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Charles Isaacs, 88; Radio, TV Writer Crafted Lines for Famed Comedians

December 19, 2002|Dennis McLellan | Times Staff Writer

Charles Isaacs, a comedy writer whose career spanned work with Bing Crosby and Milton Berle on radio and Red Skelton and Bob Hope on television, has died. He was 88.

Isaacs died of cancer Friday at St. John's Health Center in Santa Monica.

Among his numerous television credits are stints as head writer of the Skelton and Dinah Shore shows and "The Real McCoys," as well as creating, writing and producing the sitcoms "Hey Jeannie" and "The Tycoon." Early on, he created visual gags for Merrie Melodies and Looney Tunes cartoons.

"I'd say Charlie was an iron man, a real workhorse," said Jordan Young, who interviewed Isaacs for his 1999 book, "The Laugh Crafters."

"He epitomized the comedy writer for the golden age of radio and television, the anonymous galley slave toiling day and night to put words in the mouths of famous comedians," said Young.

Comedy writer Hal Kanter, who knew Isaacs for more than 50 years, said Isaacs "was one of the most enchanting comedy writers that we've ever had."

"He was also a very fiercely independent gentleman," added Kanter. "He was an ardent letter writer to the editors of The Times and other publications. I think those of us who miss his comedy are also going to miss his editorial comments."

Born in Winnipeg, Canada, Isaacs grew up in Minneapolis, where his father opened a branch of the family's grain supply business.

Displaying a flair for humor, Isaacs wrote one-liners and humorous vignettes for local newspaper columnists, which were often picked up and repeated by radio personalities.

After the Depression interrupted his study of journalism at the University of Minnesota, Isaacs wrote scenarios for humorous commercials shown in local movie houses and served as the Minneapolis correspondent for Radio Guide magazine before taking off for Hollywood in 1937.

An unsolicited comedy sketch he wrote for Jack Benny landed him a stint as a writer on the "The Jack Haley Show."

Isaacs went on to write monologues for a show called "Al Pearce and His Gang" and sketches for Charlie Ruggles, Adolphe Menjou, John Barrymore and other stars on "The Texaco Star Theater."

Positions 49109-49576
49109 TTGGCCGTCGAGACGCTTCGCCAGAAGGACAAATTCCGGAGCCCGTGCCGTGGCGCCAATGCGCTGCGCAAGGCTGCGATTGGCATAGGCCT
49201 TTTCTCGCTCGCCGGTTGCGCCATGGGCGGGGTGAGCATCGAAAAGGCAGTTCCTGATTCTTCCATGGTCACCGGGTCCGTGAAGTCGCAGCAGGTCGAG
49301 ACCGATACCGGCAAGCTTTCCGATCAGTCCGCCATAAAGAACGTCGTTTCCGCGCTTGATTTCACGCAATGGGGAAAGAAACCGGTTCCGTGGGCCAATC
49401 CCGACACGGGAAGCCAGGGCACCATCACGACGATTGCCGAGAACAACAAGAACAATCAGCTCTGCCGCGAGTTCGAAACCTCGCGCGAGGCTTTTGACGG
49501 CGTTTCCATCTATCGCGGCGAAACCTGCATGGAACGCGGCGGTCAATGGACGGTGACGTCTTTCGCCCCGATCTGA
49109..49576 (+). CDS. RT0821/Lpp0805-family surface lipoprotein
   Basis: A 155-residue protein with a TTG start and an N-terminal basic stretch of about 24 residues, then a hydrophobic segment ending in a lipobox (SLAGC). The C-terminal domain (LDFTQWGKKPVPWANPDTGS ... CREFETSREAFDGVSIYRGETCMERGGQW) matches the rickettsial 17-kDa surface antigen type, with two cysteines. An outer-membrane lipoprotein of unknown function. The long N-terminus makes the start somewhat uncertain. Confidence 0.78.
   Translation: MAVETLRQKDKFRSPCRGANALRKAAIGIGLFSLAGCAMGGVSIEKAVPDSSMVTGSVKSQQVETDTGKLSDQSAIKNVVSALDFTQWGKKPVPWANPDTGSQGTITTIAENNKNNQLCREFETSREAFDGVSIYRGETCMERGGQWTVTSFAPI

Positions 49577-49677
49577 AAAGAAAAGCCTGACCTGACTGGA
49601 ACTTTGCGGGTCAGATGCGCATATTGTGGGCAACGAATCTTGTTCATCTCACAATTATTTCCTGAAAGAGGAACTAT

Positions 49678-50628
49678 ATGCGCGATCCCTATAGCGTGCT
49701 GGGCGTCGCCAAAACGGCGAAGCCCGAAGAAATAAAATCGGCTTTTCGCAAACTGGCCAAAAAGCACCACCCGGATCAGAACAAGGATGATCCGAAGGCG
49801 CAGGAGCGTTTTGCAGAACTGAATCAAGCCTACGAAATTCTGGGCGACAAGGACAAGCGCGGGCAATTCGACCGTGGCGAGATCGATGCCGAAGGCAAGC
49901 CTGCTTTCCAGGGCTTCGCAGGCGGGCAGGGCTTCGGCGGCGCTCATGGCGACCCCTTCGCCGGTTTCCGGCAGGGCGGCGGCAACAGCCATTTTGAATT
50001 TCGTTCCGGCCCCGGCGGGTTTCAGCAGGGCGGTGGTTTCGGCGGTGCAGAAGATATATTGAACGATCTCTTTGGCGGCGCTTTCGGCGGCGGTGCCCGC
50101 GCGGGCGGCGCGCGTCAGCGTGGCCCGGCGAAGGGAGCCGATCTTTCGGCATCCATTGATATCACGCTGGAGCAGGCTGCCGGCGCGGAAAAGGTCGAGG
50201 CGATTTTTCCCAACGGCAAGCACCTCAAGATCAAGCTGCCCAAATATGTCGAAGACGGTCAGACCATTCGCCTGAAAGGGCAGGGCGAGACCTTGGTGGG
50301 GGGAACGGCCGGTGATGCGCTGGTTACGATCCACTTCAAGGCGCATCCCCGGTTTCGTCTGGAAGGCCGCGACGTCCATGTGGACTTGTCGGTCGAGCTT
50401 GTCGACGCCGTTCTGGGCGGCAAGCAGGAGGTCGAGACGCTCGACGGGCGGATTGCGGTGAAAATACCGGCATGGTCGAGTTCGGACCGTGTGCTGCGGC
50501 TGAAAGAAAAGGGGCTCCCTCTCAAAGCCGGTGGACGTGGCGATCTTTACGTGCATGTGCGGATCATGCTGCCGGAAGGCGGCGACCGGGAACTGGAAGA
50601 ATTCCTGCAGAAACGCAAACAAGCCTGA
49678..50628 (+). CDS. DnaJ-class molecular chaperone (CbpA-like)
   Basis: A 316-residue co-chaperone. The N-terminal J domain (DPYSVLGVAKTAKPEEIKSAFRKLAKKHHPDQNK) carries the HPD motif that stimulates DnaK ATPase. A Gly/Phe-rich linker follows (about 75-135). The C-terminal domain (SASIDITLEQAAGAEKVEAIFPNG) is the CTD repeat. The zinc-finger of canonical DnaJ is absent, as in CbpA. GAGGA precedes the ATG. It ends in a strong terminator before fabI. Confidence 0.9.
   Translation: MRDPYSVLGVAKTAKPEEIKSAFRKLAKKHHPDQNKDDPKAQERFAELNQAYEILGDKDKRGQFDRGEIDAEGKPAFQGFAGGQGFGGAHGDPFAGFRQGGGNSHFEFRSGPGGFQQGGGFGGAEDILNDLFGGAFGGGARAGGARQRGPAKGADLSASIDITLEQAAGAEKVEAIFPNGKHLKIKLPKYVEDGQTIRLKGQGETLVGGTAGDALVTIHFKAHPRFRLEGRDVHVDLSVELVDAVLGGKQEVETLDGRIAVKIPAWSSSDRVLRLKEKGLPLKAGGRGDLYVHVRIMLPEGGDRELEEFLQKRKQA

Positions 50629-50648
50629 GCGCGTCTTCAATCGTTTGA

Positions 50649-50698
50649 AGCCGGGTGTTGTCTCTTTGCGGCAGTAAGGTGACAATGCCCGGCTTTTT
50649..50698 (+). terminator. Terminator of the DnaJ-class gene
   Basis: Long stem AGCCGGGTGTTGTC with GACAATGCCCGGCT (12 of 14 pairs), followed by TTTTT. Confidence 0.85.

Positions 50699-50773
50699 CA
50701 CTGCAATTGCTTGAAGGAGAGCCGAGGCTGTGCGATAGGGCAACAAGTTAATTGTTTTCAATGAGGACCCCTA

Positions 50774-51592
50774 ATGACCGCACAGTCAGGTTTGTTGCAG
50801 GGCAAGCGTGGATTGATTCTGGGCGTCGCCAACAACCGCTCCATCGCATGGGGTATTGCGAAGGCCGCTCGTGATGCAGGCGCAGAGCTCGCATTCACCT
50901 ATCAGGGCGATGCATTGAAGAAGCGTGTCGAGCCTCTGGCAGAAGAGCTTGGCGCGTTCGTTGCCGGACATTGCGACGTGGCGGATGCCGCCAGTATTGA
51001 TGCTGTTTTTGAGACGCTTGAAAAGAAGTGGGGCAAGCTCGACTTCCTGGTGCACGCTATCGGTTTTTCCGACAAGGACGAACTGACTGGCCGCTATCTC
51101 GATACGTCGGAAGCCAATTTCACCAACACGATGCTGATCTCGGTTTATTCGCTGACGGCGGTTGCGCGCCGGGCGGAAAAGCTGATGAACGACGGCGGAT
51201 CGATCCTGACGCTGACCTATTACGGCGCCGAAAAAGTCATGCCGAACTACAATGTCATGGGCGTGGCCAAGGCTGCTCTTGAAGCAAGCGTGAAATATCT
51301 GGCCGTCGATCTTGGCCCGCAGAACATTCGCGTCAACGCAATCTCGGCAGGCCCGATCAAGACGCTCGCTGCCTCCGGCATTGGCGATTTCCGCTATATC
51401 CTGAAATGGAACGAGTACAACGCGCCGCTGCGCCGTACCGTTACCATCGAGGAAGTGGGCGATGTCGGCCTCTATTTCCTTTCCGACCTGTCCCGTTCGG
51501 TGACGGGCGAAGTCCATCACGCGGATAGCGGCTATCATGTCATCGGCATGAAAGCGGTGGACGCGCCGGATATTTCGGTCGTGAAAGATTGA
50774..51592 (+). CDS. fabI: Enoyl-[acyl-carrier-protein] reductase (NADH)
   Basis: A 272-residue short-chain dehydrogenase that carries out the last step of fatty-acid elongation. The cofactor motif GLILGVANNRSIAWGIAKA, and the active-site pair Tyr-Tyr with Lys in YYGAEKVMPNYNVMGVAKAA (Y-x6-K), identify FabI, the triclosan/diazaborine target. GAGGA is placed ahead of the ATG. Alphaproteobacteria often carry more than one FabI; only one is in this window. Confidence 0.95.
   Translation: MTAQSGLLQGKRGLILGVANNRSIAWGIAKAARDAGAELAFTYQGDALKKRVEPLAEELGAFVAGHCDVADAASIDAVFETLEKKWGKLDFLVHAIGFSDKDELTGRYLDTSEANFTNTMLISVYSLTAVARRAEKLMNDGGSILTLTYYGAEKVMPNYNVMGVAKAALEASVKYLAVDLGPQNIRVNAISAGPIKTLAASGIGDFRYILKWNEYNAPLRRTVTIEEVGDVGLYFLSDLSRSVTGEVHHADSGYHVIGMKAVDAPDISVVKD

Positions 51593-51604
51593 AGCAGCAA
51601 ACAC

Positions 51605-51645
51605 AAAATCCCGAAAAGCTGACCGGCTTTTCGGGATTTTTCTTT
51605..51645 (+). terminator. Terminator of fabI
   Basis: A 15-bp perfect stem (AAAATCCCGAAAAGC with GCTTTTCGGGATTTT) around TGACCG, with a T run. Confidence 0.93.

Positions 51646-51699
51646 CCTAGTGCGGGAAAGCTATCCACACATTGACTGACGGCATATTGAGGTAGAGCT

Then came "The Chase and Sanborn Hour," starring ventriloquist Edgar Bergen and his wooden partner Charlie McCarthy. Isaacs wrote material for Bergen as well as routines and sketches for the show's guest stars such as W.C. Fields, who used one of Isaac's radio lines in his 1939 comedy "You Can't Cheat an Honest Man," with Bergen and McCarthy.

At one point in the movie, Fields says, "As I look back on my life, I get a lump in my throat."

To which Charlie McCarthy says, "It's probably a cork."

"The Kraft Music Hall," starring Crosby, "The Rudy Vallee Show" and "The Milton Berle Show" followed -- as did Isaacs' marriage to actress Doris Singleton, who later played Lucille Ball's friend Carolyn Appleby on "I Love Lucy."

During World War II, Isaacs enlisted in the Coast Guard. In addition to writing for the Coast Guard Band shows, he wrote recruiting pitches, interviews and public relations speeches before asking for sea duty. Trained as a gunner, he was stationed on a Navy ship manned by Coast Guard personnel in the southwest Pacific. He finished out the war in Hollywood writing for "Command Performance" and other Armed Forces Radio shows.

After the war, Isaacs continued to amass a string of credits, including writing for Fanny Brice's "The Baby Snooks Show" and "Amos and Andy," as well as writing for Al Jolson and Oscar Levant on "The Kraft Music Hall."

Isaacs was fresh off Dean Martin and Jerry Lewis' radio show when he went into television in 1950 as head writer for Jimmy Durante on the "All Star Revue," a comedy-variety show. He was later head writer for Durante on "The Colgate Comedy Hour."

Despite all the contributions, Isaacs, like many comedy writers, did not receive public recognition for writing the funny lines for the shows' stars, particularly when the stars were interviewed.

Isaacs told Young about complaining to Durante about the lack of recognition.

"I thought it was terribly unfair," Isaacs said. "Everybody, besides the money, wants a little pat on the back."

Isaacs said he and co-writer Jackie Elinson were in Durante's room at the Astor Hotel in New York when Durante remembered that Isaacs had yelled that "nobody seems to know Jackie and I write the show."

As Isaacs and Elinson sat talking with Durante, a hotel maid came in with a vacuum cleaner and Durante said, "Hilda, this is Charlie and that's Jackie. These are the boys that write my material."

As the maid finished vacuuming and headed out the door, Durante said to his two writers, "See, I give you credit."

In addition to his wife of 61 years, Isaacs is survived by a brother, Ken, of Chicago.

The date for a memorial service at the Writers Guild is pending.

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